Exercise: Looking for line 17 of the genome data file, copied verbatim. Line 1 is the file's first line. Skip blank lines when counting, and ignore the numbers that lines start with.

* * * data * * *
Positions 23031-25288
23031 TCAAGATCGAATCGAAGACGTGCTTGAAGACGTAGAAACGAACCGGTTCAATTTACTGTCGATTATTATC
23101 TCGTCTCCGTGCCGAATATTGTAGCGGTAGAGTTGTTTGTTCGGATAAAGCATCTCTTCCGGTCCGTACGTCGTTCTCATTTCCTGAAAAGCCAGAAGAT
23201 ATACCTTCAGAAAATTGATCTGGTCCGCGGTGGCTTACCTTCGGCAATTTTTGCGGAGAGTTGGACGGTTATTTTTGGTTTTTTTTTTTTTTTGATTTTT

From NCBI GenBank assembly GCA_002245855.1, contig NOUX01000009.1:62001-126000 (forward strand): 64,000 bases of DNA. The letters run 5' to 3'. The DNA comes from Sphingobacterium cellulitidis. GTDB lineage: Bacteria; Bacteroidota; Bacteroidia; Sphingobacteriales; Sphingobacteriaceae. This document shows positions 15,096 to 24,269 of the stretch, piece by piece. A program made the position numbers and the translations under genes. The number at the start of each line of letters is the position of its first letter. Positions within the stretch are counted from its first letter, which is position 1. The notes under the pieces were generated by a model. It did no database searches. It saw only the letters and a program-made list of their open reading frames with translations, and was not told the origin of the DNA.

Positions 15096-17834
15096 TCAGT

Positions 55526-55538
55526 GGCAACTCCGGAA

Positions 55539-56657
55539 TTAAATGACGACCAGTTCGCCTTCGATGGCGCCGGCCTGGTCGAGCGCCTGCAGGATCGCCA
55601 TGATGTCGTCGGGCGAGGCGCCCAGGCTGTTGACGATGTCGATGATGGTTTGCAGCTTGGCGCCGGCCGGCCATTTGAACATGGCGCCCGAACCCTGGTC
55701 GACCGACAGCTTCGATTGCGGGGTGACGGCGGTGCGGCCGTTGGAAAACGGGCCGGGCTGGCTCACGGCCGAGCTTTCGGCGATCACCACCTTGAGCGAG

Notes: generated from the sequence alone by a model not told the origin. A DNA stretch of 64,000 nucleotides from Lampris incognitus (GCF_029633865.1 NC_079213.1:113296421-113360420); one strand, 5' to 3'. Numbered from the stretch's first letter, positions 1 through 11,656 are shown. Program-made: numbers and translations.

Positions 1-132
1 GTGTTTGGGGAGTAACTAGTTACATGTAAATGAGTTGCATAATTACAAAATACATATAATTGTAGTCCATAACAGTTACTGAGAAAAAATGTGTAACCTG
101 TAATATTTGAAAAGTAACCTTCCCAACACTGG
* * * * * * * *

101 TAATATTTGAAAAGTAACCTTCCCAACACTGG